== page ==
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- Cult Figures -

Some footballers are remembered first and foremost not for their qualities as a player, but because something in their personality, appearance, or way they carried themselves held a special appeal for fans. It is these cult heroes we salute on this page.

Gascoigne Lalas
Cantona Adams
Higuita Di Canio
Jones Pfaff



Paul Gascoigne
Paul Gascoigne
Paul Gascoigne stormed on to the international scene at the 1990 World Cup. His performance catapulted him into the center of English public consciousness. Most memorable were undoubtedly the tears Gascoigne shed when he was handed a yellow card in the semi-final which meant he would miss the final should England reach it. Gazzamania swept the country, with the footballer even reaching nr.2 in the record charts. In the end Gazza proved just as ill-prepared to handle stardom as that other supremely gifted British player, George Best, as problems with boozing and injury overshadowed his career.
In depth profile: ---

Eric Cantona
Eric Cantona
The very picture of Gallic swagger, Cantona was a talismanic figure in Manchester United's revival in the 1990's. He helped them to four league-titles in five years, including two "doubles". And to think he had in fact 'retired' from football in 1991, disgusted by a two-month suspension by the French FA. Fortunately for Man U fans he was persuaded to try his luck across the Channel. Cantona proved that the reputation for short temperdness he had acquired in France wasn't completely unfounded when he dealt out some karate-style justice to a foul-mouthed fan in 1995, earning himself a lengthy suspension.
In depth profile: ---

René Higuita
René Higuita
A truly bizarre figure, Colombian goalkeeper René Higuita would probably like to be remembered for the spectacular 'scorpion kick' with which he cleared a goal attempt in a friendly against England in 1995. However, he is just as likely to be remembered for the moment when his unorthodox style of play cost his country dearly, against Cameroon in the 1990 World Cup. Never content to stay in goal, Higuita had ventured outside of the area when it all went wrong and he was dispossessed by Roger Milla (who promptly went on to score the goal that knocked Colombia out of the tournament).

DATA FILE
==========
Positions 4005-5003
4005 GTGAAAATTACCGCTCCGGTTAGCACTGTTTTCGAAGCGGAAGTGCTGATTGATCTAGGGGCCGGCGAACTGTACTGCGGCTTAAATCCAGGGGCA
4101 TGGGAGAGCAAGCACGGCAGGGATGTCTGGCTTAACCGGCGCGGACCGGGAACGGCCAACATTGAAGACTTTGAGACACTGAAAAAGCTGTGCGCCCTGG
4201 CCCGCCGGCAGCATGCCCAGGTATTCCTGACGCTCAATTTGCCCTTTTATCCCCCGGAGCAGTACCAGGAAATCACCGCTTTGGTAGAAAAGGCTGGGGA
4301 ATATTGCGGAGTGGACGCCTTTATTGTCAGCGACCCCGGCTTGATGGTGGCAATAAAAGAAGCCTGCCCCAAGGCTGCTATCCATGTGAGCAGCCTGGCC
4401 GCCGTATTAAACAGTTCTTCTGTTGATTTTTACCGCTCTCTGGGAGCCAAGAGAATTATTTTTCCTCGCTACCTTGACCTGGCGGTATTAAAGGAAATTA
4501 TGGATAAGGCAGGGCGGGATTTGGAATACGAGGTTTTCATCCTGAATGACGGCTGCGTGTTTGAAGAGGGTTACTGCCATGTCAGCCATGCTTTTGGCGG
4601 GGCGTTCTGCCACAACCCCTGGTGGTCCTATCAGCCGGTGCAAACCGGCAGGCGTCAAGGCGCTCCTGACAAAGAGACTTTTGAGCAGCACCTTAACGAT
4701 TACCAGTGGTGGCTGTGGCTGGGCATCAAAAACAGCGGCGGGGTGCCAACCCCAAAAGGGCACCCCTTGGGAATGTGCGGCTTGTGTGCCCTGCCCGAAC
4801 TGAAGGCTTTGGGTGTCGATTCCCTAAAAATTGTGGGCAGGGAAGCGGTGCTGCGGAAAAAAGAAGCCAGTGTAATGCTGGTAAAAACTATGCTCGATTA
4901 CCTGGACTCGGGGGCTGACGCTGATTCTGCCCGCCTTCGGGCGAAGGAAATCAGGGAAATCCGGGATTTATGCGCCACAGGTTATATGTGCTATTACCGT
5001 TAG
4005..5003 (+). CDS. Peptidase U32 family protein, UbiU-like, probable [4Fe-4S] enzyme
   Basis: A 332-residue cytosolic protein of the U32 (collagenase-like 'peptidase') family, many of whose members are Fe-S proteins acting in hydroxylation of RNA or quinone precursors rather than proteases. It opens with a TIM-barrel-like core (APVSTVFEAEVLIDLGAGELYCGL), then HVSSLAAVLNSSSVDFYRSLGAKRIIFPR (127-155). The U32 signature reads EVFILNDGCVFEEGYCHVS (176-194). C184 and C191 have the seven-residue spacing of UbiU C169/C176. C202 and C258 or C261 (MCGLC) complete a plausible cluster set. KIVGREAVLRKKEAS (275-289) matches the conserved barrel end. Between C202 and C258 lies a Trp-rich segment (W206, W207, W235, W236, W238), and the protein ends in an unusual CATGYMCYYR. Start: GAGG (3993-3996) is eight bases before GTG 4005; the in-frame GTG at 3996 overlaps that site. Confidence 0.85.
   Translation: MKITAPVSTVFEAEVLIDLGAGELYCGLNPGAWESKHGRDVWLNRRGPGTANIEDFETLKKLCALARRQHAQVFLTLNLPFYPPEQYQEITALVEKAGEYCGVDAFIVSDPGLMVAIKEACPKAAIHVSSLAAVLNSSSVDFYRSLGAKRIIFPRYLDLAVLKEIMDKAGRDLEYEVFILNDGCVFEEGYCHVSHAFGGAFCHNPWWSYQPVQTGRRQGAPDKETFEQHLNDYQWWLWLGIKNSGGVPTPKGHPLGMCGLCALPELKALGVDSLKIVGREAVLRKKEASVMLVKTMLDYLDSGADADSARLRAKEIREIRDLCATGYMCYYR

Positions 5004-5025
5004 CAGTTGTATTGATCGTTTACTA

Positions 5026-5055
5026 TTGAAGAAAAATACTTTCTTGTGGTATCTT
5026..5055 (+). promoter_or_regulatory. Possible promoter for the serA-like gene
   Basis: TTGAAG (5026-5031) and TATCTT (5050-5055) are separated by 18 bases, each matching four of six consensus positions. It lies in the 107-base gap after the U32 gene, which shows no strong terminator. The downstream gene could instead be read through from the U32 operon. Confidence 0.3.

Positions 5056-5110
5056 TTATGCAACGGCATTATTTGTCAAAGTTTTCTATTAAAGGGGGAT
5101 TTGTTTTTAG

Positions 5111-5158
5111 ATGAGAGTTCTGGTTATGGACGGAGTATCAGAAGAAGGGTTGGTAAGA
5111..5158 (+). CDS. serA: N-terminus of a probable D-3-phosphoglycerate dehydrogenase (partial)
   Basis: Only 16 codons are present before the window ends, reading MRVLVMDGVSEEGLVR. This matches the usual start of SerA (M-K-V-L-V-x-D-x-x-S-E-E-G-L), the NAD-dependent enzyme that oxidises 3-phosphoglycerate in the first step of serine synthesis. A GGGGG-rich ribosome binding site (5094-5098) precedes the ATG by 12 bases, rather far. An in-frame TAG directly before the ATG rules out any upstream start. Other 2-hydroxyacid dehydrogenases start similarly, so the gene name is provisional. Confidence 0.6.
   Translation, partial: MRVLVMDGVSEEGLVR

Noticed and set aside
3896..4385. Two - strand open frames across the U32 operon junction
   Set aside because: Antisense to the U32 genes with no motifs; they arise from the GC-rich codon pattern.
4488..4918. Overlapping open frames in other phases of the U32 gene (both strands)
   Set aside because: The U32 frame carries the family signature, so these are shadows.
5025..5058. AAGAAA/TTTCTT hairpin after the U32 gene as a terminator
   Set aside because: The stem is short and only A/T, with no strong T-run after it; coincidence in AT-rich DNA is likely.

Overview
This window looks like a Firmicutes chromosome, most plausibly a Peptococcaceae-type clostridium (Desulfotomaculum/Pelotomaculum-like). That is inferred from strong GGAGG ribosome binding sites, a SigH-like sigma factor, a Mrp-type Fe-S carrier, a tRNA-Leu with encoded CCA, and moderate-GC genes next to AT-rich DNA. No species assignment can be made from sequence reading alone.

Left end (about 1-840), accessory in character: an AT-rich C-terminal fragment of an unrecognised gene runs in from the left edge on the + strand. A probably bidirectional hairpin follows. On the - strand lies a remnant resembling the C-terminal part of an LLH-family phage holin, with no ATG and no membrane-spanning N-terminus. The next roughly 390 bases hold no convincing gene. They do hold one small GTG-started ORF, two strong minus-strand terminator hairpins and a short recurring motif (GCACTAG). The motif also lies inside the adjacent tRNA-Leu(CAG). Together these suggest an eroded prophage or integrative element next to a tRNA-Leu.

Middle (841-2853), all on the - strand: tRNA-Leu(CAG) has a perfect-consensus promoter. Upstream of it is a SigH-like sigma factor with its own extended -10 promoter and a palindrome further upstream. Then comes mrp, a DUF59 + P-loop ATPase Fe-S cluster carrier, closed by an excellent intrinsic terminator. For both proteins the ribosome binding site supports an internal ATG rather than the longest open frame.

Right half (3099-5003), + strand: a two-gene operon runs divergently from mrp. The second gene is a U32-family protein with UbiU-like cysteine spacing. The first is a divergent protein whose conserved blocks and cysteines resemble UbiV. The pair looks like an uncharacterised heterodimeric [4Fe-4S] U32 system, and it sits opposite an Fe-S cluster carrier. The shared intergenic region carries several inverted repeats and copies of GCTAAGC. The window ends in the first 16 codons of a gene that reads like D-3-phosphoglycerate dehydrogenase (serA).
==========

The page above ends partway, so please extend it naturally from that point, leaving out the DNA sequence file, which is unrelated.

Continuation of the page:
In depth profile: ---

Vinnie Jones
Vinnie Jones
Vinnie Jones rose to prominence in the late '80's as a member of Wimbledon's FA Cup winning 'crazy gang', a veritable treasure trove of cult footballers. The hard man defender personified, Jones was responsible for one of English football's most iconic scenes, when he came up with a novel way of distracting an opponent by grabbing Paul Gascoine's testicles. A side-project presenting the infamous 'Soccer's Hard Men' video in 1992 earned him a fine from The FA for "bringing the game into disrepute." After retiring from football, he went on to use his hard man image as the basis for a flourishing movie career.
In depth profile: ---

Alexi Lalas
Alexi Lalas
Lalas was an American defender who seemed never to have truly made his mind up as to whether he wanted to be a footballer or a rock star. He dabbled in both, but proved more successful at the former. To date Lalas is the only American to have played in the Serie A, signed by Padova after the 1994 World Cup and playing for them for two seasons. Though his wild red hair and outrageous goatee must have drawn universal looks of horror in the desperately fashion conscious world of Italian football, he acquitted himself well on the field.
In depth profile: ---

Tony Adams
Tony Adams
The very personification of the stalwart defender, Adams joined Arsenal as a schoolboy and at age 21 became the youngest ever club captain. Though he never failed to put in a performance on the field, his life off it became increasingly overshadowed by his problems with alcohol. In a sense it only added to his appeal, but in 1996 Adams decided to quit drinking and publicly confessed to being an alcoholic. It marked the beginning of a personal renaissance that saw him publishing a autobiography called Addicted in which he detailed his struggle with alcoholism. Adams retired from professional football in 2002.
In depth profile: ---

Jean-Marie Pfaff
Jean-Marie Pfaff
Jean-Marie Pfaff was one of the mainstays of the Belgian national team during their very successful period in the 1980's, which culminated in the Belgians reaching the semi-final of the 1986 World Cup. Though he was an excellent goalkeeper first and foremost, widely recognized as one of the World's best, the secret for his enormous popularity lay in his colorful character. Always prepared to put on a show, 'El Simpatico' was universally loved by the fans. In a testament to the goalie's lasting popularity, Pfaff and his family became the stars of their very own reality-soap on Belgian TV in 2003.
In depth profile: ---

Paolo di Canio
Paolo di Canio
Undoubtedly one of the most bizarre characters in modern football. Di Canio has been capped for the Italian national team, but is most likely to be remembered for his uncanny ability to make himself the centre of controversy. Once famously pushing over an referee after being sent off, Di Canio recently caused an public outcry in Italy by choosing to greet Lazio Roma's hardcore fans, the 'Irriducibili', using the fascist salute. In this era of 'Football against Racism' it earned the self-avowed Duce aficionado a fine and suspension, but also of course eternal glory in the eyes of Lazio supporters.
In depth profile: ---

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